HRP stands for horseradish peroxidase, an enzyme derived from horseradish. Streptavidin is a protein derived from a species of bacteria in the genus streptomyces. Streptavidin has a high affinity for the molecule biotin. Streptavidin HRP is a streptavidin protein conjugated to HRP. HRP is used for detection/read out signals in an assay such as ELISA. Depending on which substrate you give the HRP, the enzyme will produce a different signal that you can read out with whatever hardware/technology you have in your laboratory. Let’s discuss the general protocol for using streptavidin HRP and the various substrates you can use to get an output.
Designing CLIA assays requires the consideration of different aspects, encompassing the raw materials for the reagent development & methods selection, together with the choice of the assay format. Material suppliers are a key factor for a successful design and development of an assay. An ideal supplier should be able to provide required raw materials not only at a reliable cost but also available to provide the required bulk quantities for scaling up the reagent. Moreover, suppliers should provide different lots to assess the lot to lot variability to check the impact in the assay to be developed.
Proteins are one of the four macromolecule building blocks of life. The other three are carbohydrates, lipids, and nucleic acids. Proteins are long strings of amino acids that fold together into what are called “hierarchical structures” in order to perform specialized functions within the cells and tissues of all living organisms. Let’s describe what the hierarchical structures for proteins are. First is the chain of amino acids that make up a protein, called its primary structure. Each amino acid has a “side chain” composed of elements that make that amino acid unique. The side chains interact with one another to create the next part of the hierarchical structure, the secondary structure. The secondary structure takes the form of an alpha helix or beta sheet. The next structure is the tertiary structure in which the sheets and helices fold in an physically and chemically favorable way to create a “folded” structure. When multiple folded proteins come together to form a bigger structure, that is called the quaternary structure.
Advantages of the CLIA
There are many types of assays that can be performed for detection of a molecule of interest, all with their own advantages and disadvantages. Many scientists choose to perform chemiluminescent immunoassays over the enzyme-linked immunosorbent assays (ELISA), fluorescence or radioimmunoassays. This is because the CLIA has been shown to have an improve detection at lower concentration and a wide dynamic range.
Today we are going to talk about a piece of technology found in laboratories around the world, the spin column. It is used for “solid phase extraction.” In simple terms, the spin column has a solid material that can be used to retain or bind certain molecules while letting other molecules pass through it. When referring to spin columns, this usually refers to nucleic acid purification/isolation (DNA or RNA) or proteins. The starting material can vary from blood to tissue.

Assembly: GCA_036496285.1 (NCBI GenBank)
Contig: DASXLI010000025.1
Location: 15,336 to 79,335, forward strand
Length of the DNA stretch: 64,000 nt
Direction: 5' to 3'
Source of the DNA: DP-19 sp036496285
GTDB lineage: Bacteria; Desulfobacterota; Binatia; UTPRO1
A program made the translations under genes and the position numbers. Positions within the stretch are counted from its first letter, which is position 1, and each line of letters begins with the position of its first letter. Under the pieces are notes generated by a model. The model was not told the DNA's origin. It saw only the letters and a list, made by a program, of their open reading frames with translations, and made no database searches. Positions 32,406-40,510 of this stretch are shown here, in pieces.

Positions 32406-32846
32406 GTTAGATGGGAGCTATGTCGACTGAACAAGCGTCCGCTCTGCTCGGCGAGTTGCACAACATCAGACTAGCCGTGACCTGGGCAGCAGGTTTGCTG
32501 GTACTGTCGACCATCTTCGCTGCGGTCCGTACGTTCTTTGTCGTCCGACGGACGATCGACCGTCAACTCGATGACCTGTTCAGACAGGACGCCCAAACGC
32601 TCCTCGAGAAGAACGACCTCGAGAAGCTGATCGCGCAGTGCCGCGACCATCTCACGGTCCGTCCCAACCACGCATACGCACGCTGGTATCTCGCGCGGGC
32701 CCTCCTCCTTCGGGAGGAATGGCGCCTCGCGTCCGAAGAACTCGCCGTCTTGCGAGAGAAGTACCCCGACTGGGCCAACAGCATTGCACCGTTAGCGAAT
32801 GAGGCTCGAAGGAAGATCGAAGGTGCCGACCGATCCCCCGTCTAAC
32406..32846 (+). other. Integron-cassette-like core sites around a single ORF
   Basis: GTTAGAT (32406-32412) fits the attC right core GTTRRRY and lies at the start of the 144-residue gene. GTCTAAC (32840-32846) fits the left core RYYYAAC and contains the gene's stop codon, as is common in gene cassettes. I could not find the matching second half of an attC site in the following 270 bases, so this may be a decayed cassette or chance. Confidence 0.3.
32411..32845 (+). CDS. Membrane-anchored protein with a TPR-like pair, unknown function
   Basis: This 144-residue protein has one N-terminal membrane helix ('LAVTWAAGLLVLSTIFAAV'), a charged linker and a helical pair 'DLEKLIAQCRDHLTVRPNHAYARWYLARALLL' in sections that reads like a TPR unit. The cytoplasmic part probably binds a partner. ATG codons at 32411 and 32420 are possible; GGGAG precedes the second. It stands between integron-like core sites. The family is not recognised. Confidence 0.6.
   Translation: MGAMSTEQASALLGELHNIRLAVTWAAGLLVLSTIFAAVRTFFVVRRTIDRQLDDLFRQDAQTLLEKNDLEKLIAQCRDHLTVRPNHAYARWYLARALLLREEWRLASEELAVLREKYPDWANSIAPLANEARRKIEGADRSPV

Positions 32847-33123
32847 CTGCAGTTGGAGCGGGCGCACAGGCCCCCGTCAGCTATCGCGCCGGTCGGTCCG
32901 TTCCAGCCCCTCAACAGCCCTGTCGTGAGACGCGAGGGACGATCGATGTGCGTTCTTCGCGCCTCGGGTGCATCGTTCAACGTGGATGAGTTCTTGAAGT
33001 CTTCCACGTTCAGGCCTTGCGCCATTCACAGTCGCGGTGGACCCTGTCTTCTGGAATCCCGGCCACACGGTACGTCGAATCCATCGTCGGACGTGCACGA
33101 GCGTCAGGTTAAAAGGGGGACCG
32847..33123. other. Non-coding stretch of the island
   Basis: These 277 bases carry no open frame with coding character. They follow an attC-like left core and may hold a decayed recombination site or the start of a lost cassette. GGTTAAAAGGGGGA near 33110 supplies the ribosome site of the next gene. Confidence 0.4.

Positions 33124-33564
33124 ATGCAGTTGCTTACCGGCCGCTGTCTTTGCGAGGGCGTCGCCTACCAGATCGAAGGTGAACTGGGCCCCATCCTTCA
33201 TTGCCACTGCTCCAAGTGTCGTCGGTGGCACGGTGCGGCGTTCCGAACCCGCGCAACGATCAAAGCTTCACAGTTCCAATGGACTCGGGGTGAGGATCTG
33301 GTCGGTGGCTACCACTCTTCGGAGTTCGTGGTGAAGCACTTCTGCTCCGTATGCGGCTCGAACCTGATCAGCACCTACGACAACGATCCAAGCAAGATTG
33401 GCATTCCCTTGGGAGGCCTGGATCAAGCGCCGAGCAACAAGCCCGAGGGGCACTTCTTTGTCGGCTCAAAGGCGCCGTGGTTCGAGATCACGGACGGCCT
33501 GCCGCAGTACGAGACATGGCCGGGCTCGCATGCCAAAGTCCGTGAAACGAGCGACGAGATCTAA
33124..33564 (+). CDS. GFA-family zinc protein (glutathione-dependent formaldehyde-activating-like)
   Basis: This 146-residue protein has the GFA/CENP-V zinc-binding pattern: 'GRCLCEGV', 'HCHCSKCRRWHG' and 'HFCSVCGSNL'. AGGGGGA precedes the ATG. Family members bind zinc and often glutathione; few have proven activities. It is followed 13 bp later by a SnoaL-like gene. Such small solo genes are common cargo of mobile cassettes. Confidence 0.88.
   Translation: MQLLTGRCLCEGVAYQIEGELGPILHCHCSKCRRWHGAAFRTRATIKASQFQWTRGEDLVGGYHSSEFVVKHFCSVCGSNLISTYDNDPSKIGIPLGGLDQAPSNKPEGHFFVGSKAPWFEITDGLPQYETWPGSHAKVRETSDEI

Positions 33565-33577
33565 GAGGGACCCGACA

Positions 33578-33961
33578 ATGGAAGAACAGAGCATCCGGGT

General introduction to RIPA
RIPA stands for Radio immunoprecipitation assay. Let’s start out by talking about what a radio immunoprecipitation assay is and why it is used. In general, an immunoprecipitation assay uses antibodies to pull a protein of interest. The “immuno” part refers to the antibody (a molecule of the immune system) and the “precipitation” refers to a substance coming out of solution. You can read about the immunoprecipitation protocol in our other article "immunoprecipitation protocol". The radio part of this refers to using isotope labeling to track molecules. In a RIPA assay you radiolabel an antigen so you can track it when it binds an antibody, while the antibody is used to precipitate the antigen.
How can magnetic beads improve CLIA tests?
The combination of CLIA and magnetic beads brings together all the advantages of both parts. CLIA is known for its high sensitivity which allows the detection of analytes at very low concentrations, and thus providing an excellent limits of detection in a wide dynamic range.
Luminescence is the emission of light, and it can occur in many ways. In research and biomedical industry fluorescence and chemiluminescence are often used. Fluorescence is when light is absorbed then emitted by a substance. A photon of a higher energy state is absorbed, then a lower energy photon is emitted in another range of the electromagnetic spectrum.
Quick background on proteins
Proteins are a type of macromolecule made of amino acids. Each amino acid has an amino side chain, a carboxyl group side chain and between them are the atoms unique to each amino acid, typically these unique atoms are called the “side chain” or “r group.” There are 20 amino acids that make up the chains of proteins. There are a large number of combinations that can arise from 20 amino acids, their various placement in a chain, the length of the chain, and the secondary and tertiary structure of the chain. These many combinations give rise to the diversity of proteins and their functions in nature. There are two types of secondary structure that a protein chain can take, alpha helix and beta sheet. These secondary structures further take on a tertiary structure which can happen in many ways.